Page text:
LEADERSHIP: Leadership determines the number of units that a warlord can deploy in battle and, just as crucially, on the campaign map. Each player starts the game with 100 Leadership points, which can be increased through levelling and with the right equipment, up to a maximum of around 800 (lvl 60). For reference, a unit of basic Woodcutters (Rustic Age) requires just 40 Leadership points, while a single unit of Fire Lance Cavalry (Golden Era) will require 360.
STAMINA: Stamina is used during combat encounters when sprinting and rolling to evade damage and is replenished when not sprinting or rolling. Stamina has no bearing on damage or completing special abilities, only on whether a character is able to quickly engage or disengage the enemy.
CAPACITY: This has nothing to do with what’s in your inventory and everything to do with what you have equipped. If you can keep your Capacity between 20% and 70% of your maximum, it will have no effect. Above 70% and it will inhibit combat (reduced Stamina) and below 20% it will enhance your combat abilities.
MOBILITY: Not so much an attribute as an amalgam of different values that cast you either as a fast-paced assassin or a lumbering beast of war. As you level up, especially as a heavily-armoured warlord, you can expect your rating to change.
Combat Attributes are the stats that underpin the entire system of attack and defence. There aren’t many to worry about, thankfully, but how they interact with other attributes is an important part of understanding the part you should be playing in every combat encounter.
There are a few ways to look at Combat Attributes. The easiest is to categorise them by damage type, where there are three ways you can hurt an enemy (leaving aside more skill-based effects like poison and fire): either by poking at them with the pointy end of something (an arrow, sword tip or spear), hacking at them with a blade or sharp edge (such as a nodachi, poleaxe, glaive), or bashing them with the butt-end of a polearm or musket.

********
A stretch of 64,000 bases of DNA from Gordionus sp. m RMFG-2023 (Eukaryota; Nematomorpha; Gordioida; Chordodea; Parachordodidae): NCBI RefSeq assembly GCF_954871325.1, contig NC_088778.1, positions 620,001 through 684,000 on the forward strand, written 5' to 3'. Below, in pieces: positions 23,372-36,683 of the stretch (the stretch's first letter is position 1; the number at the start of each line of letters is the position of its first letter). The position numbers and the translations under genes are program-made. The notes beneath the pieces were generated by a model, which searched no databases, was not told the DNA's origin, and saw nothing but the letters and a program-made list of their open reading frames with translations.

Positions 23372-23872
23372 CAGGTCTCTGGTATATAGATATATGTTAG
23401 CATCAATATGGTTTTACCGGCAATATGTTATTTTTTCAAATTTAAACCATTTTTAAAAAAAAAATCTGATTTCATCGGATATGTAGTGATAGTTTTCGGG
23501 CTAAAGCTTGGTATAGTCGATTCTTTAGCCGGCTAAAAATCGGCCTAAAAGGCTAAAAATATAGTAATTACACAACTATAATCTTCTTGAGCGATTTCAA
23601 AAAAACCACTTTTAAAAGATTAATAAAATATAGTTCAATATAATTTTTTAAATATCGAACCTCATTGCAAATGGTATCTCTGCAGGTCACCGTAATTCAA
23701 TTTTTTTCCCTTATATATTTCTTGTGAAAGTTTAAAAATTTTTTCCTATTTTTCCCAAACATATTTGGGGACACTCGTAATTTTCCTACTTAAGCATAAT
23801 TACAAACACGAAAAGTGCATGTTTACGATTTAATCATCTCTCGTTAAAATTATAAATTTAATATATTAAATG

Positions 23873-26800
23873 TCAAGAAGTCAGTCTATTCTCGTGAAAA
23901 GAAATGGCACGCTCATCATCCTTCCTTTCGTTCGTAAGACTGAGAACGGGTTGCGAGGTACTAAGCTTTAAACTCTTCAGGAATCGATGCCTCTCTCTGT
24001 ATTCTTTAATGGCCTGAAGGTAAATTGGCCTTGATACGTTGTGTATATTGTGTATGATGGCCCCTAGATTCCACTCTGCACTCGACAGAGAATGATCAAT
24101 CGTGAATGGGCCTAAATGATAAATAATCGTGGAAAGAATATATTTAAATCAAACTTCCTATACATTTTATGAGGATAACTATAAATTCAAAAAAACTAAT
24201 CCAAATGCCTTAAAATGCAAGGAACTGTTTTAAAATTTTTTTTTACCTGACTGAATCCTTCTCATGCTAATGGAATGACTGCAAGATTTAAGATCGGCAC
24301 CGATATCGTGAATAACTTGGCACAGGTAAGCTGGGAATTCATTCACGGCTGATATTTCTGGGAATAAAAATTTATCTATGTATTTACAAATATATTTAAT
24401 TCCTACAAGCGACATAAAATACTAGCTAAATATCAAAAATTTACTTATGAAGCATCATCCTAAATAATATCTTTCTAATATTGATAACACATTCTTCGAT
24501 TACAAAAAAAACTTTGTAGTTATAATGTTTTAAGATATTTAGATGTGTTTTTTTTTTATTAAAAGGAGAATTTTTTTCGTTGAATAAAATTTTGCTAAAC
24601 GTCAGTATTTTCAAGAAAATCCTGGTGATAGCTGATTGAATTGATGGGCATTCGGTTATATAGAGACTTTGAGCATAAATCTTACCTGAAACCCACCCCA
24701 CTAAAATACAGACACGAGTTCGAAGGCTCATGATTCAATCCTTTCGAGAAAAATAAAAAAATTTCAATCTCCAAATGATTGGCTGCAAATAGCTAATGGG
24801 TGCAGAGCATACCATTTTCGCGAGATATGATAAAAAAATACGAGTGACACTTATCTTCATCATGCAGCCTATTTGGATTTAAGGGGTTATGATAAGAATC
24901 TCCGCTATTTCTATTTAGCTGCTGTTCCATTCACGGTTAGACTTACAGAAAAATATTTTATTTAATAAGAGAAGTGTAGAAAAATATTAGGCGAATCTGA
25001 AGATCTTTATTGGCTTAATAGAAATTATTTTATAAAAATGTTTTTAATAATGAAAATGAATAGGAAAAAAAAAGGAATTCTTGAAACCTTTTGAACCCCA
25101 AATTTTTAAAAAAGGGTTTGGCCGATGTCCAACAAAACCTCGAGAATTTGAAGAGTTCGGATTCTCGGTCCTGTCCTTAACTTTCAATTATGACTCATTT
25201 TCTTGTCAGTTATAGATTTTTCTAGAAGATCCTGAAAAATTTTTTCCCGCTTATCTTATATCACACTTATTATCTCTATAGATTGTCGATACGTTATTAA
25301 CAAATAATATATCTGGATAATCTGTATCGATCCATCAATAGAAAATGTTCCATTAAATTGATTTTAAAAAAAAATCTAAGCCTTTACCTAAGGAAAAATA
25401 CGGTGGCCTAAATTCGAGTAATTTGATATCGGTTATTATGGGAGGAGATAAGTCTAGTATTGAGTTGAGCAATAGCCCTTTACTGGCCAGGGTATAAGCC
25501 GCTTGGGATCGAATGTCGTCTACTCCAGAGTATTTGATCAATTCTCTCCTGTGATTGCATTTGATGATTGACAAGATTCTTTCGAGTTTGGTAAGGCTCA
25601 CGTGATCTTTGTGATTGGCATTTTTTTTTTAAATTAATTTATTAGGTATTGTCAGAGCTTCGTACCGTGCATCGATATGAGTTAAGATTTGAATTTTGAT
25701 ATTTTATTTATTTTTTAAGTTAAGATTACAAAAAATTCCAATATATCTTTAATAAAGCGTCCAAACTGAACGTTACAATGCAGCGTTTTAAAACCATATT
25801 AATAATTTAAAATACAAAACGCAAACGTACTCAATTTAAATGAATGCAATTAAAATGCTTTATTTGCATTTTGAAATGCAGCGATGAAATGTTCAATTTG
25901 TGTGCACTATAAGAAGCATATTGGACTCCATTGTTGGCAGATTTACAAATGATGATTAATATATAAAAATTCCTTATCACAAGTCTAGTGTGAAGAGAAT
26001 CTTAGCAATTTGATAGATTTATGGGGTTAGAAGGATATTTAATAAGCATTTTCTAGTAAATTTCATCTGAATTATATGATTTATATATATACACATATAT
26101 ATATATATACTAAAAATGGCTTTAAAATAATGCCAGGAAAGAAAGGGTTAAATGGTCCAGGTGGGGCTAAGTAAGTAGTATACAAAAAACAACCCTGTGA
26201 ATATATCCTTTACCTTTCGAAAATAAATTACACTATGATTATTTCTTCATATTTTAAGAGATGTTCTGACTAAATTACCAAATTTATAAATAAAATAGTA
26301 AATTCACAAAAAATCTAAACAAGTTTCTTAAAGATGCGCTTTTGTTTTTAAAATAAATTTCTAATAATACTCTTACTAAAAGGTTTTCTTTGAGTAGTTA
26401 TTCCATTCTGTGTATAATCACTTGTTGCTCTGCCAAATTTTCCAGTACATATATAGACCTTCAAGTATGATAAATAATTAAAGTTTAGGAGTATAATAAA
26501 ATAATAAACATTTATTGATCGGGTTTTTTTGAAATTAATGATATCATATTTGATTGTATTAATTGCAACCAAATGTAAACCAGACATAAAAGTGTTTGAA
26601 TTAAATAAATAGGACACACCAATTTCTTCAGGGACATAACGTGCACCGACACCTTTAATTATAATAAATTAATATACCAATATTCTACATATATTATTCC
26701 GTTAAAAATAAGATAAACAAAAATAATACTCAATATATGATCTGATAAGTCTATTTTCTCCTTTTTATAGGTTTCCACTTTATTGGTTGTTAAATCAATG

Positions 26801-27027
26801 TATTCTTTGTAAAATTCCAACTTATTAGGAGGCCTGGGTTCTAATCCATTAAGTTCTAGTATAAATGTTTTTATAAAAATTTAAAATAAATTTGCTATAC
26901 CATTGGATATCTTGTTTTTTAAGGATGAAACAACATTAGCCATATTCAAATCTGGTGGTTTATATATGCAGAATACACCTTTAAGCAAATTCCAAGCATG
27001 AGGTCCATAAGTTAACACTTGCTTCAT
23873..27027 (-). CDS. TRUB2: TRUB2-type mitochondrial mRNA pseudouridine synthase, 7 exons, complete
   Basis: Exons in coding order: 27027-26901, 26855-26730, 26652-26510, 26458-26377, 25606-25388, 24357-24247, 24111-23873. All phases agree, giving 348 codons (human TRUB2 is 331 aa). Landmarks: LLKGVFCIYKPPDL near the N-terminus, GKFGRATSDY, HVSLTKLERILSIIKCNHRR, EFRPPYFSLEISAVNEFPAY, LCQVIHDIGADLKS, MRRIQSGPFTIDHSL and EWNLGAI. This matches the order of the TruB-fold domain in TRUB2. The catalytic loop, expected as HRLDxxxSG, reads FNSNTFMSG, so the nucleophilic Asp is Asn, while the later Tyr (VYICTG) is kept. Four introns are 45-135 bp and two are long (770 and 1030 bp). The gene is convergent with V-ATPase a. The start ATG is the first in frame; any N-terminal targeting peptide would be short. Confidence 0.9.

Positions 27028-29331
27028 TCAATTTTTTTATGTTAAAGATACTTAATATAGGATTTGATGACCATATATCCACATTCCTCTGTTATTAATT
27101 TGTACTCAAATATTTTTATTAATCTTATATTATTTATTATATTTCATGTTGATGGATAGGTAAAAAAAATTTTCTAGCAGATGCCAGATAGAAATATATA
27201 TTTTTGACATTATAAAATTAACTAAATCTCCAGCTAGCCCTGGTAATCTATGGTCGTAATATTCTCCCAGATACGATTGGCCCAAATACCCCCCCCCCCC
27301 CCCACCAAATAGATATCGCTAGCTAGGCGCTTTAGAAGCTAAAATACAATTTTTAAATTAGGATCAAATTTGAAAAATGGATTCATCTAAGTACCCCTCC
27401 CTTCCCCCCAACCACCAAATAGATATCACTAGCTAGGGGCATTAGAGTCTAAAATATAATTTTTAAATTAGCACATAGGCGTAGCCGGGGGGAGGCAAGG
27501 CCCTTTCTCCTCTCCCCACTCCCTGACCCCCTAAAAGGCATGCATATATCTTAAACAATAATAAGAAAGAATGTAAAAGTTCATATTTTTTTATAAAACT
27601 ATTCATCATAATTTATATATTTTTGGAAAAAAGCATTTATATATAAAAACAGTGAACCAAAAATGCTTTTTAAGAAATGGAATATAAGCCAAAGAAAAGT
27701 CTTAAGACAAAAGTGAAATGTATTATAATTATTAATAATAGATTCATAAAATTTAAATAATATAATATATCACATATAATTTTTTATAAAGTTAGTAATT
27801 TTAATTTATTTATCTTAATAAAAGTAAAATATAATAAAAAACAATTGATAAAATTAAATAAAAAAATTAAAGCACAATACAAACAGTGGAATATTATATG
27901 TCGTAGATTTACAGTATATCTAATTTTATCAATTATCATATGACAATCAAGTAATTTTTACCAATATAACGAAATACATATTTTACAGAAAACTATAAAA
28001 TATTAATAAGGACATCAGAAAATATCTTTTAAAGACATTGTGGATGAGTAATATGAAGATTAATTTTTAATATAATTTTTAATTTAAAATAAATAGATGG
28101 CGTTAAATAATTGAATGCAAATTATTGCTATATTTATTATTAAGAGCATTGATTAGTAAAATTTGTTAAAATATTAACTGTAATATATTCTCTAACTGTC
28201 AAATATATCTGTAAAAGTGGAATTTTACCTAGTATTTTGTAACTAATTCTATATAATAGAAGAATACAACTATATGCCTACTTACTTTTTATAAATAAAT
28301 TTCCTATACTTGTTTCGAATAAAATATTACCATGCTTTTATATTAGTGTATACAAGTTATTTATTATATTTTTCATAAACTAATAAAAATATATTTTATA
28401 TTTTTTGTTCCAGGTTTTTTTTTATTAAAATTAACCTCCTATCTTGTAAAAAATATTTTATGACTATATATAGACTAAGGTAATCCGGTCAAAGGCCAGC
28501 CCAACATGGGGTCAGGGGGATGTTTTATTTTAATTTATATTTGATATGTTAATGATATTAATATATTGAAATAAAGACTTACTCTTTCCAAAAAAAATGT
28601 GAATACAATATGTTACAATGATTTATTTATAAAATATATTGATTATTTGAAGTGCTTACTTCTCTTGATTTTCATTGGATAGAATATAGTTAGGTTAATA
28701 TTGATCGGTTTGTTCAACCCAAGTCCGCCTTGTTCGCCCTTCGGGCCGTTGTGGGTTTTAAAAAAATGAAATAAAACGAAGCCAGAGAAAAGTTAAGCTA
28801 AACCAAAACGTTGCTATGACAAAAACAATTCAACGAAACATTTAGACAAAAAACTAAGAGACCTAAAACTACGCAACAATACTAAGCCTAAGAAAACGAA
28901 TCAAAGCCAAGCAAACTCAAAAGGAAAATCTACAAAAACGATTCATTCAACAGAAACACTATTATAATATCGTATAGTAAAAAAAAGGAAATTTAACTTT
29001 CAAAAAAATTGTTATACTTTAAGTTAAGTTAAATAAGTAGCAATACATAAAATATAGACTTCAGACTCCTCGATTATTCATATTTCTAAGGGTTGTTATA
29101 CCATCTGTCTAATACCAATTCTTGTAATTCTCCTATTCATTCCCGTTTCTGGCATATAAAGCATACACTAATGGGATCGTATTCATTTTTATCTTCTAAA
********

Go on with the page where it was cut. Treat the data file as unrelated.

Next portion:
How much of each type of damage caused will depend on the weapon, of course, but there are three sets of personal attributes that determine the final outcome, Piercing Damage (affected by Agility), Slashing Damage (Strength) and Blunt Damage (Strength). Some weapons are able to deliver significant amounts of one type of damage or lesser amounts of all three. Some, like spears and muskets, deliver different types of damage from each end.
The amount of damage caused will depend on your Armour Penetration attributes, of which there are again three types (Piercing, Slashing and Blunt). There’s an important distinction to make here because while an arrowhead may be able to cause more piercing damage than a spear, on account of the speed of entry into bare flesh, arrows are more likely to lose a lot of their energy by having to penetrate armour.
While your Strength attribute is important to delivering Slashing and Blunt Damage, Agility helps to increase Slashing and Blunt Armour Penetration. What this means is, unless you’ll be wielding a weapon that consistently delivers a single damage type – such as most ranged weapons – it pays to not let your Agility fall too far behind your Strength. As a simple rule, if Strength is the primary attribute for damage, you’ll need to consider Agility if you want to maximise penetration – and vice versa.
Finally, there are the Defence Attributes, Piercing Defence, Slashing Defence and Blunt Defence, which are directly affected by your basic Armour attribute, as well as any armour items you have equipped. Most basic armours absorb damage equally well across the three types, with heavy armour being more protective (and more restrictive) than light armour items. As you progress, however, you will discover more varied blends of armour that reduce the impact of certain types of damage over others. So, for example, you can tank penetrating attacks more effectively than other damage types.
As well equipping and levelling your Warlord effectively for combat, the same basic stats apply to your units and trusty steed. Needless to say, fitting yourself and your units in ways that are complementary will be advantageous, so that you can either offset the weakness of your units in defence, or support their strengths in attack. Likewise, you will have to be mindful of overall group tactics if you are fighting as part of a cohesive force.